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Affordable apartments planned for South LA would use new transit-oriented incentives

Part of Measure JJJ, the incentives went into effect last month

Street view of auto shop
The project would replace an auto shop at 432 East Florence Avenue.
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A new apartment complex planned for Florence may be the first project to take advantage of new incentives meant to spur development of affordable housing in transit-rich areas.

Plans filed with the city Tuesday call for the demolition of an existing auto shop to make way for a building with 51 units of housing. With the exception of a manager’s unit, each of the apartments would be reserved for extremely low-income tenants (those making under 30 percent of LA’s median income, by U.S. Department of Housing and Urban Development standards).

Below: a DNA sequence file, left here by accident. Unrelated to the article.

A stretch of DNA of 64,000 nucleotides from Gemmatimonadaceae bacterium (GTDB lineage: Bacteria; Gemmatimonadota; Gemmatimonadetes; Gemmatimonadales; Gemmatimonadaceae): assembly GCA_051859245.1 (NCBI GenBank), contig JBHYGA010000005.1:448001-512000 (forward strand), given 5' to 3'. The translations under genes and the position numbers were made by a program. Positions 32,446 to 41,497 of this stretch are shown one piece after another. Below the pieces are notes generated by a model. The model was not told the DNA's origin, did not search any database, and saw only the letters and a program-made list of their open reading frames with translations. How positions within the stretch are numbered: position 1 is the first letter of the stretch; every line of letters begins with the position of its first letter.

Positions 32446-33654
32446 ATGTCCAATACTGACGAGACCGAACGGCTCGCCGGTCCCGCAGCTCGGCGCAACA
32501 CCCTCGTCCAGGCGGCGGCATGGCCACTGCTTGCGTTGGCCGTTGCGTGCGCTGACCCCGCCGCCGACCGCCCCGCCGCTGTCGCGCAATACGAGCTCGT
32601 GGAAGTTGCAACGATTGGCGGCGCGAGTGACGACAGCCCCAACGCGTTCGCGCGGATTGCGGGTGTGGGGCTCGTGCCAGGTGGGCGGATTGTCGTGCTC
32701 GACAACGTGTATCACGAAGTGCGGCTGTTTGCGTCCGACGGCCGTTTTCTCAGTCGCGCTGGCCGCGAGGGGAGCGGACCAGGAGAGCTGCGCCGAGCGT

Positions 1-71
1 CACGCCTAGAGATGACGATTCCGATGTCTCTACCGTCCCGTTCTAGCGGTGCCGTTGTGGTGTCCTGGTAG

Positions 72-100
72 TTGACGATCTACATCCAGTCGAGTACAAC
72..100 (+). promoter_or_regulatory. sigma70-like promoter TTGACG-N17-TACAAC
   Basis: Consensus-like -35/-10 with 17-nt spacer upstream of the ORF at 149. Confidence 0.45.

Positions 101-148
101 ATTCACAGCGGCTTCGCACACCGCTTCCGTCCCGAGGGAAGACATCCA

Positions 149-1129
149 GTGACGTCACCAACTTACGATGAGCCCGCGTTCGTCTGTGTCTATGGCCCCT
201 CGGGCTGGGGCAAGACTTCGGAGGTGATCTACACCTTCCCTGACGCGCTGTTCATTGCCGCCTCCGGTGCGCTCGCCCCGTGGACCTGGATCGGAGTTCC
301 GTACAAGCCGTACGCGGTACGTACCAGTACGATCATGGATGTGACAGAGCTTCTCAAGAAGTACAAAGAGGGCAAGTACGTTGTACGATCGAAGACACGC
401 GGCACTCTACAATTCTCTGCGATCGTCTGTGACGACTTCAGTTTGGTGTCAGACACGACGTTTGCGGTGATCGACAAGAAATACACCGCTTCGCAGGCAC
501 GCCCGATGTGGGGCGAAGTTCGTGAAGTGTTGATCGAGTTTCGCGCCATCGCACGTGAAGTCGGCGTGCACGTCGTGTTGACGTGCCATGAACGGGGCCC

In return for the affordable units, the project’s developer has applied for incentives that would allow it to rise an additional 11 feet and include less open space and a shorter setback than normally required.

These allowances are available through new transit-oriented development guidelines created through Measure JJJ, which Los Angeles voters approved in November. Aimed at forcing developers of large projects to include affordable units and hire local labor, the measure also included new incentives for development near bus stops and train stations.

The Department of City Planning released guidelines for taking advantage of the program last month and Urbanize LA notes that this may be the very first project to utilize the new incentives.

The complex would rise about 1.5 miles from the Blue Line, but it’s also within walking distance of stops for multiple Metro bus lines and a DASH route.